Tel. +49 341 9940 2686
E-Mail: singer@cbs.mpg.de

Beat Müller | idw
Further information:
http://www.uzh.ch

More articles from Health and Medicine:

nachricht Organ-on-a-chip mimics heart's biomechanical properties
23.02.2017 | Vanderbilt University

nachricht Researchers identify cause of hereditary skeletal muscle disorder
22.02.2017 | Klinikum der Universität München

All articles from Health and Medicine >>>

The most recent press releases about innovation >>>

Die letzten 5 Focus-News des innovations-reports im Überblick:

Im Focus: Breakthrough with a chain of gold atoms

In the field of nanoscience, an international team of physicists with participants from Konstanz has achieved a breakthrough in understanding heat transport

In the field of nanoscience, an international team of physicists with participants from Konstanz has achieved a breakthrough in understanding heat transport

Im Focus: DNA repair: a new letter in the cell alphabet

Results reveal how discoveries may be hidden in scientific “blind spots”

Cells need to repair damaged DNA in our genes to prevent the development of cancer and other diseases. Our cells therefore activate and send “repair-proteins”...

Im Focus: Dresdner scientists print tomorrow’s world

The Fraunhofer IWS Dresden and Technische Universität Dresden inaugurated their jointly operated Center for Additive Manufacturing Dresden (AMCD) with a festive ceremony on February 7, 2017. Scientists from various disciplines perform research on materials, additive manufacturing processes and innovative technologies, which build up components in a layer by layer process. This technology opens up new horizons for component design and combinations of functions. For example during fabrication, electrical conductors and sensors are already able to be additively manufactured into components. They provide information about stress conditions of a product during operation.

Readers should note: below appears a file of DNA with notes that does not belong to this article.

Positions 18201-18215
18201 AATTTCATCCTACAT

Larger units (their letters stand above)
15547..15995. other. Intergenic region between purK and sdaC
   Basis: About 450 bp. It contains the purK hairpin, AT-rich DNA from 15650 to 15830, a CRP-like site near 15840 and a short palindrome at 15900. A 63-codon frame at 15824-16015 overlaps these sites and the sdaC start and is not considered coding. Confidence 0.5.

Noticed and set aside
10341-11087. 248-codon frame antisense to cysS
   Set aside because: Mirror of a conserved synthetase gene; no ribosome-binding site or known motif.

The 3D-printing technology, or additive manufacturing as it is often called, has long made the step out of scientific research laboratories into industrial...

Im Focus: Mimicking nature's cellular architectures via 3-D printing

Research offers new level of control over the structure of 3-D printed materials

Nature does amazing things with limited design materials. Grass, for example, can support its own weight, resist strong wind loads, and recover after being...

Im Focus: Three Magnetic States for Each Hole

Nanometer-scale magnetic perforated grids could create new possibilities for computing. Together with international colleagues, scientists from the Helmholtz Zentrum Dresden-Rossendorf (HZDR) have shown how a cobalt grid can be reliably programmed at room temperature. In addition they discovered that for every hole ("antidot") three magnetic states can be configured. The results have been published in the journal "Scientific Reports".

Physicist Dr. Rantej Bali from the HZDR, together with scientists from Singapore and Australia, designed a special grid structure in a thin layer of cobalt in...

All Focus news of the innovation-report >>>

Anzeige

Anzeige

Event News

Booth and panel discussion – The Lindau Nobel Laureate Meetings at the AAAS 2017 Annual Meeting

13.02.2017 | Event News

Complex Loading versus Hidden Reserves

10.02.2017 | Event News

International Conference on Crystal Growth in Freiburg

09.02.2017 | Event News

 
Latest News

NASA eyes Pineapple Express soaking California

24.02.2017 | Earth Sciences

New gene for atrazine resistance identified in waterhemp

24.02.2017 | Agricultural and Forestry Science

New Mechanisms of Gene Inactivation may prevent Aging and Cancer

24.02.2017 | Life Sciences

VideoLinks
B2B-VideoLinks
More VideoLinks >>>